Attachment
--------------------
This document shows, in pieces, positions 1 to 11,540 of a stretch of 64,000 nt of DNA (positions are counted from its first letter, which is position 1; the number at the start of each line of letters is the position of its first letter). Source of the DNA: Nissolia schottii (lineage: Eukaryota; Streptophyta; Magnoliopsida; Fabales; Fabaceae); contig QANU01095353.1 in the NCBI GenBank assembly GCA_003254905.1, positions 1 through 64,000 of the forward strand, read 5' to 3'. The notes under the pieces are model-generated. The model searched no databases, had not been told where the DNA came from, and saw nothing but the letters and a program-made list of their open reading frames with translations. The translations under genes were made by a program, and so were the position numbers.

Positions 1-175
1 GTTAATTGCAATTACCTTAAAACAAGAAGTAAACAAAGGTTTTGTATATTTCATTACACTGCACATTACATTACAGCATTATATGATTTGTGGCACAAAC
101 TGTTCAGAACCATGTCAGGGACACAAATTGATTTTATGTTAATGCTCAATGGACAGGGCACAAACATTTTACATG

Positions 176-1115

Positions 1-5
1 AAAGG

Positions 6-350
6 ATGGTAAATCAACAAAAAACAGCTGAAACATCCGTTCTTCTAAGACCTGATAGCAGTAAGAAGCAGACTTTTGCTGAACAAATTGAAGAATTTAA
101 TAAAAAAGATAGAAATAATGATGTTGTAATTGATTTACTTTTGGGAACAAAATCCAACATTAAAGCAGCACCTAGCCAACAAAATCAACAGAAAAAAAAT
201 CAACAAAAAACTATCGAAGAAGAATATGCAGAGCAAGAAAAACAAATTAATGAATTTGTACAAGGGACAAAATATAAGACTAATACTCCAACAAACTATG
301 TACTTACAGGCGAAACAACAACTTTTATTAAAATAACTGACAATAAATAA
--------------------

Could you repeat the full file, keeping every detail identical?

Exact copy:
This document shows, in pieces, positions 1 to 11,540 of a stretch of 64,000 nt of DNA (positions are counted from its first letter, which is position 1; the number at the start of each line of letters is the position of its first letter). Source of the DNA: Nissolia schottii (lineage: Eukaryota; Streptophyta; Magnoliopsida; Fabales; Fabaceae); contig QANU01095353.1 in the NCBI GenBank assembly GCA_003254905.1, positions 1 through 64,000 of the forward strand, read 5' to 3'. The notes under the pieces are model-generated. The model searched no databases, had not been told where the DNA came from, and saw nothing but the letters and a program-made list of their open reading frames with translations. The translations under genes were made by a program, and so were the position numbers.

Positions 1-175
1 GTTAATTGCAATTACCTTAAAACAAGAAGTAAACAAAGGTTTTGTATATTTCATTACACTGCACATTACATTACAGCATTATATGATTTGTGGCACAAAC
101 TGTTCAGAACCATGTCAGGGACACAAATTGATTTTATGTTAATGCTCAATGGACAGGGCACAAACATTTTACATG

Positions 176-1115

Positions 1-5
1 AAAGG

Positions 6-350
6 ATGGTAAATCAACAAAAAACAGCTGAAACATCCGTTCTTCTAAGACCTGATAGCAGTAAGAAGCAGACTTTTGCTGAACAAATTGAAGAATTTAA
101 TAAAAAAGATAGAAATAATGATGTTGTAATTGATTTACTTTTGGGAACAAAATCCAACATTAAAGCAGCACCTAGCCAACAAAATCAACAGAAAAAAAAT
201 CAACAAAAAACTATCGAAGAAGAATATGCAGAGCAAGAAAAACAAATTAATGAATTTGTACAAGGGACAAAATATAAGACTAATACTCCAACAAACTATG
301 TACTTACAGGCGAAACAACAACTTTTATTAAAATAACTGACAATAAATAA